Cow Pats and Cricket Bats by Maurice Barnett ©.
In 1930 Mr McLoughlin resigned the chair, having undertaken to ensure the Club would have priority use of the ground whilst he remained landlord. Mr Freshwater was elected to the vacant office.
A new Pavilion 16ft. x 10ft. was erected, costing £130 and was to remain until the advent of the present one, obtained thirty four years later.
I played my first game in whites for the Club in 1930 (when 15), although I did field at long stop (after some persuasion by the skipper, Arthur Bayliss), a year or two before, when at harvest time, the occasional call for overtime caused one or two farmer players to turn up late.
The outfield as often applied to village grounds was not always mowed short, as previously mentioned and we relied mainly upon Mr Bayliss's cattle (still) to ensure the grass did not get completely out of control. It was therefore a regular chore to remove the protection posts and wires from their iron sockets around the square and haul them to the boundary before the game and reverse the process afterwards. That was not so irksome, however, as having to retrieve the ball from the middle of a strategically deposited (and fresh) cow-pat, whilst the batsmen were running up the score and the less unfortunate fieldsman yelled 'Come on don't mess about', or words to that effect. There are no doubt, better ways of keeping a shine on the ball!
Regretfully, Arthur Bayliss resigned the Captaincy in 1931 owing to ill health, but that other Club stalwart Harry Spare, took his place. Fortunately, other newcomers, who were to become prominent joined us at this time - the Humperstone brothers, George Freeman and Ralph Neale - two good batsmen, George an all rounder and Ralph, one of the 'fastest bowlers in the district' (tried by the County ) in spite of only a five pace run up. Another fast bowler from the village was Cyril Bill, later to be joined as an opener by Tubby Arnold (when Ralph left to play for Coleshill).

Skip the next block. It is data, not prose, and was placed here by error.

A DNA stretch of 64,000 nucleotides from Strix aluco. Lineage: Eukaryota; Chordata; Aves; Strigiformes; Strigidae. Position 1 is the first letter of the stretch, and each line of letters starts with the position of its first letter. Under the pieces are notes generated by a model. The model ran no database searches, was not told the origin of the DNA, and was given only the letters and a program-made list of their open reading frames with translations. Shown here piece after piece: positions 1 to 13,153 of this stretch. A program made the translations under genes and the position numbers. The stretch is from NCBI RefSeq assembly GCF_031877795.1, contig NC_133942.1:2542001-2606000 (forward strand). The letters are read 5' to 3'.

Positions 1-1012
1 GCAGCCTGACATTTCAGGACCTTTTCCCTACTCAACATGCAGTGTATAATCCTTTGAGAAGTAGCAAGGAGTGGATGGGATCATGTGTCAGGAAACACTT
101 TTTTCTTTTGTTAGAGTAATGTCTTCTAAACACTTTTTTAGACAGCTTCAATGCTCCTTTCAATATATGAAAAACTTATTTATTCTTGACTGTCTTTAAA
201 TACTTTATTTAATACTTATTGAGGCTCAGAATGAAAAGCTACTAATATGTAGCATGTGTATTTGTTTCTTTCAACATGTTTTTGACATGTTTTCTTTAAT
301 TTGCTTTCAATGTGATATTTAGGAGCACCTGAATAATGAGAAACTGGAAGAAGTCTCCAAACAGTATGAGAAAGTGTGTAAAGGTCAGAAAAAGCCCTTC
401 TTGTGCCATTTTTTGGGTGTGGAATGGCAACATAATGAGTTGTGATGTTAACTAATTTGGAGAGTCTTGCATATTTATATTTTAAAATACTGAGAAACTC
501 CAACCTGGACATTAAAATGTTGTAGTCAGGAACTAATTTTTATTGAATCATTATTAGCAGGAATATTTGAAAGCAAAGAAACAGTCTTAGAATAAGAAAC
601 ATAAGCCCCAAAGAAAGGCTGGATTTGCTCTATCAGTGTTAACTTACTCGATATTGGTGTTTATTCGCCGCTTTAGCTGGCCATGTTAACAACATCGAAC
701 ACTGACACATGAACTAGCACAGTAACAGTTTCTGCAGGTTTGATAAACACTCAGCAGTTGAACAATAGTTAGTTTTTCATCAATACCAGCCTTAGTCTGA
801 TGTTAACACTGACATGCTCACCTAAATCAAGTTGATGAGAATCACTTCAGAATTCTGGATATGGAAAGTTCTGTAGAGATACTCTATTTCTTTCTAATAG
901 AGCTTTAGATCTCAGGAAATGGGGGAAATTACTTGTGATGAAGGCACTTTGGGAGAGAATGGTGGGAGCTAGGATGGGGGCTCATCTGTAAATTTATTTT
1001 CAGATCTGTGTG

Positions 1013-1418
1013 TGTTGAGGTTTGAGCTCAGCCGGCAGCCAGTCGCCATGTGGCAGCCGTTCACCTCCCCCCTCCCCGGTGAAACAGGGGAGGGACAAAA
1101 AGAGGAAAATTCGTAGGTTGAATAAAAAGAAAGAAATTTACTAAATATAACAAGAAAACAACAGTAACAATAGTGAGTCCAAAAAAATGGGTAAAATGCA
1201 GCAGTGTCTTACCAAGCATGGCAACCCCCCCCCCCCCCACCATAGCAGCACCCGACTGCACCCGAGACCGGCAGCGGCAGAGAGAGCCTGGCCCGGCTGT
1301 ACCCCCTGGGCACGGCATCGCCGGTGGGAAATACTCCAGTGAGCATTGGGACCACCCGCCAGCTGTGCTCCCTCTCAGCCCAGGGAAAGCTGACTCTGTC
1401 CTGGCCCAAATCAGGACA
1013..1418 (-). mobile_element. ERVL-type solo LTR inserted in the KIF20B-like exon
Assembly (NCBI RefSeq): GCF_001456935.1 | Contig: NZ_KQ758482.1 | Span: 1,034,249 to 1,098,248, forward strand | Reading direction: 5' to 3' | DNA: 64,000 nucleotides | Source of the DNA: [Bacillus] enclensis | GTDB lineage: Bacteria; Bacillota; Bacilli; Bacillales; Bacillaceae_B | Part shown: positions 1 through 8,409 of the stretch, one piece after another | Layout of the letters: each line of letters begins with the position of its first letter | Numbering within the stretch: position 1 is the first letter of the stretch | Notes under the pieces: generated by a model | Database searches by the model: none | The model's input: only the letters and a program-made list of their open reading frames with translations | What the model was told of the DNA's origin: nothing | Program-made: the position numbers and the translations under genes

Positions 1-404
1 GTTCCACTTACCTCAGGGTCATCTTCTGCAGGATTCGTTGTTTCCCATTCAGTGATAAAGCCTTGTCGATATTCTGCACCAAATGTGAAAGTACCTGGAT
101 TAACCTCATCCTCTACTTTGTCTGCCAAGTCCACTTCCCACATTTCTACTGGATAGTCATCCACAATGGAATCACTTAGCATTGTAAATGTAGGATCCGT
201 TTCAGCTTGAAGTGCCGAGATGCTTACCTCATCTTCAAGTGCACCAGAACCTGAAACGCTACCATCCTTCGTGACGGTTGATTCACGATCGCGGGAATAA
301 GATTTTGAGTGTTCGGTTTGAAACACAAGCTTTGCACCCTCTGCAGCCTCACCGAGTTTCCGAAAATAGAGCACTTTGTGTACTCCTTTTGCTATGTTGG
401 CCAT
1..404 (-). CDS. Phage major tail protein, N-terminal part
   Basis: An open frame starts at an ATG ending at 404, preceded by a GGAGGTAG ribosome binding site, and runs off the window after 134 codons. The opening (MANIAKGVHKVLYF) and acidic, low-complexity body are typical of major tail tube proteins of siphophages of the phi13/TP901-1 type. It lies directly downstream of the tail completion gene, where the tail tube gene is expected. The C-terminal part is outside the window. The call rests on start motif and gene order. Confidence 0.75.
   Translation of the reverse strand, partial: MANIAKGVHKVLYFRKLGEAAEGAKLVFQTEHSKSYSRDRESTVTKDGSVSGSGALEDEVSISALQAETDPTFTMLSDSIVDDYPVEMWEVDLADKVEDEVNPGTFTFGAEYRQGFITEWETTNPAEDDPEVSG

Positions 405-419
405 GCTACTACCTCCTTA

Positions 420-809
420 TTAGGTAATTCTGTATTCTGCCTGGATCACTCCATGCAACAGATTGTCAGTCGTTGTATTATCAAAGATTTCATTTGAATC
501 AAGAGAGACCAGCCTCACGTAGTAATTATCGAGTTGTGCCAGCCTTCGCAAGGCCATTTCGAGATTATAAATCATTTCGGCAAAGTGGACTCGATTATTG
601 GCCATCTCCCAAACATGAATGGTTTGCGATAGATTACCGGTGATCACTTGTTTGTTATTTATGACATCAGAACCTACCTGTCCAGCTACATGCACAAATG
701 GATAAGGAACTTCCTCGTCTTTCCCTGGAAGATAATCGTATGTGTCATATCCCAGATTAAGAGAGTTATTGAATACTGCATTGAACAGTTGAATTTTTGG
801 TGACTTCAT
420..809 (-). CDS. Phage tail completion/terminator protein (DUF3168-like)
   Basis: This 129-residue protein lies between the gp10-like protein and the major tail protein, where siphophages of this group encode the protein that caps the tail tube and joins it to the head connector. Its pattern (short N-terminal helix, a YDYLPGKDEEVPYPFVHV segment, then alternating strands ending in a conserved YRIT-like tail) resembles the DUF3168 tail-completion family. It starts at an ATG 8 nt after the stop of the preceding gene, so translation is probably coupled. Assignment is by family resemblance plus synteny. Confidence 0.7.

We must have been limited for experienced players in the mid thirties, because I was elected Captain in 1936. However the Club soon learned its lesson and appointed a more mature chap the following year - Bill Pinfold a brilliant slip fielder, steady bowler and a great worker. Jack Upton joined in 1937 - one of a family, who after the second war played a significant part in the Club's continued progress.
A new landlord occupied the Swan now, Mr Bill Hughan and the following minute appears in our records, dated 1933:-
Mr Hughan was approached with regards to the use of the field and he very kindly consented to let the Cricket Club have use of the field free of charge on condition that he did the catering.
The condition prevailed throughout Mr Hughan's occupation of the Swan and although it was a kind and magnanimous gesture, which we all appreciated, it did from time to time put the Club under tight strictures in terms of the use of the ground. In addition to which always remained the 'Spectre' of the Football Club coming back - and it did! (but more of that later).
Mr Hughan's son Bill was a keen addition to our ranks and very efficiently carried out the duties of Secretary from 1934 - 1938.
An example of our playing strength at this stage is given by the following extract from the 1937 Annual General Meeting Minutes:-
The season proved to be the
most successful for several years.
Played 21, Won 13, Lost 5, Drawn 1, Abandoned 2.
>The individual averages were headed by the following players:-
|Bowling||L Arnold||83 at 4.23|
|G Freeman||45 at 4.4|
During the thirties our groundsman was Mr Sid Bill (Cyril's brother) and important additions to our playing strength not mentioned previously included:-
Jack Affleck (Wicketkeeper)
- whose father and uncle are mentioned in Chapter 1 - Jack Ball,
(not a bad bat, but an even better joker), Bill Harris, Jack Baylis, Tom Harrison, George Hill and Albert Bibb.
At the end of this decade a long and devastating interval was imminent. We remember Jack Bayliss and George Hill who did not return.